SEA TO SUMMIT ULTRA-SIL NANO DRYSACK
Photo courtesy of the manufacturer
TEST SERIES BY KATHRYN MONTOVAN
INITIAL REPORT: May 20, 2012
LONG TERM REPORT: October 16, 2012
Groton, New York, USA
5' 5" (1.65 m)
150 lb (68.00 kg)
I have been backpacking, climbing, kayaking, canoeing and winter
camping for over 10 years. My excursions are mostly weekend and
occasionally weeklong backpacking and kayaking trips in the wooded and
often wet, rolling terrain of western New York. I usually tarp camp
with a small to large group and love to cook fun and delicious foods on
my trips. In general, I strive for a compact and light pack but value
well-made and durable gear over ultralight items.
PRODUCT INFORMATION & SPECIFICATIONS
Manufacturer: Sea to Summit
|The 8 L and 13 L bags |
next to a 1 L bottle for size
Manufacturer's Website: www.seatosummit.com/
Model: Ultra-Sil Nano
Year Manufactured: 2012
Available sizes: 1 L, 2 L, 4 L, 8 L, 13 L, 20 L, 35 L
Available colors: Blue, Lime, Orange
Material: Ultra-Sil Nano (15 denier Sil/PU nylon fabric)
|7.9x5.9x18.5 in (20x15x47 cm)
|8.9x6.5x20.5 in (22.6x16.5x52 cm)
|0.8 oz/25 g
|1.0 oz/28 g
|0.9 oz/25 g
|1.1 oz/31 g
Ultra-Sil Nano Dry Sack is an ultra-lightweight dry bag for use in wet
conditions where the bag is not submerged. This dry bag is a waterproof
sack which is sealed shut by a roll top closure that is held in place
by a buckle. The seams are double stitched and seam sealed.
|Pressing the air out of the bag|
use the dry sack I place my gear inside, leaving several inches (many
centimeters) of open space at the top. Then I flatten the top of the
bag, fold it over the gear, and press out as much air as I can. Once
the air is removed, I carefully roll the top away from me at least
three times and secure the buckle towards me. If there is too much in
the sack and it is difficult to roll the top three times, I repack the
bag or remove items so that I can close the bag properly.
instructions direct me to be careful to avoid abrasion and contact with
sharp objects that might puncture the bag. The manufacturer also advises
that the drybags should be washed, when necessary, by hand in warm
water. For sensitive electronics, the manufacturer recommends using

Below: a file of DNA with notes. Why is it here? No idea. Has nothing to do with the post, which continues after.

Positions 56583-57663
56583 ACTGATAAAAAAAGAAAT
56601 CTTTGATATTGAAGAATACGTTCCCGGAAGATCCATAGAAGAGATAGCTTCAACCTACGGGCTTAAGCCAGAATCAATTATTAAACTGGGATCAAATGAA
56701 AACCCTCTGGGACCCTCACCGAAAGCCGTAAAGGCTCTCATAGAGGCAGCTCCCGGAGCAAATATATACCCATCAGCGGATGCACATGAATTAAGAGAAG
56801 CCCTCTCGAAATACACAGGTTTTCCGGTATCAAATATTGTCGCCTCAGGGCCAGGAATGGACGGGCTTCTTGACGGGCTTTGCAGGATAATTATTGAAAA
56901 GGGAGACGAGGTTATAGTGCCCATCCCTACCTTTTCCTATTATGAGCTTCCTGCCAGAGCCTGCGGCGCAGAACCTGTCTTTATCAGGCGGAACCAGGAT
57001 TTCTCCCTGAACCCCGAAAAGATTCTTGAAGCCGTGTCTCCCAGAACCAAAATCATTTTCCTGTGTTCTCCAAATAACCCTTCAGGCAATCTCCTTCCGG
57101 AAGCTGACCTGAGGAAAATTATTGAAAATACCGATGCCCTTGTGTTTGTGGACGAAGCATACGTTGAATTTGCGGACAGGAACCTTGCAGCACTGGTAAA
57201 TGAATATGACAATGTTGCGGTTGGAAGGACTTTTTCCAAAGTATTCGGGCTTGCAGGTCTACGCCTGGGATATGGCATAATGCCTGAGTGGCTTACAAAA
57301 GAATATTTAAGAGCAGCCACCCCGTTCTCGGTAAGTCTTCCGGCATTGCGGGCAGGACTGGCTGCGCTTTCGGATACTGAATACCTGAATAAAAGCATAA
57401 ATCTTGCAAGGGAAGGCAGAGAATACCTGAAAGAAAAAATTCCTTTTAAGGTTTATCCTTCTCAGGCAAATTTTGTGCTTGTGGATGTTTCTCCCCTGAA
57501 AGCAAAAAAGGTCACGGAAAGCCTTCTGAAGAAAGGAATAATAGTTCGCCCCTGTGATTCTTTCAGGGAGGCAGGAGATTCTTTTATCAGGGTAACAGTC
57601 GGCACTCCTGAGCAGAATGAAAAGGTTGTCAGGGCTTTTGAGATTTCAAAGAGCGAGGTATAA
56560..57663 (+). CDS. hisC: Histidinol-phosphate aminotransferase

using two dry bags to ensure water tightness.
dry sacks are really light weight. The fabric has a very fine weave and
is see-through enough to read the care tag on the inside through the
fabric. The roll top closure is lightweight and thin compared to the
other dry bags I have used but looks well sewn and reasonably durable.
The buckle has a neat design that is open in the middle. I imagine that
it makes the bag lighter weight, but it also looks pretty cool.
|The roll-top closure|
tried filling the bag and noticed that the fabric is slightly stretchy.
It did not affect my ability to fill or close the bag, but I hope that
this stretch does not affect the durability of the fabric, seams, the
seam sealing or roll-top closure.
|Testing the air-tighness.|
I use a dry sack on a each trip I do a simple test to check and make
sure that it hasn't developed any holes. I fill the bag with air, and
roll the top shut. I then squeeze and see if air leaks out. If there is
a hole, I can generally see it when I do this test and can then patch
it before I use the bag again. The dry bags I received were airtight
when I removed them from their packaging.
To determine the level of water protection of these bags I ran a
few controlled bathtub tests. I filled each dry sack with a towel
wrapped in newsprint. I then tested the watertightness in a couple
different ways. I sprayed the bags lightly with water for 15 minutes
(emulating a heavy rain storm). I then dried off the outside of the
bag, opened it, and inspected the contents. The contents were
completely dry and I found no moisture within the bag. I then put the
contents back in and let the dry sack sit in the bathtub in 2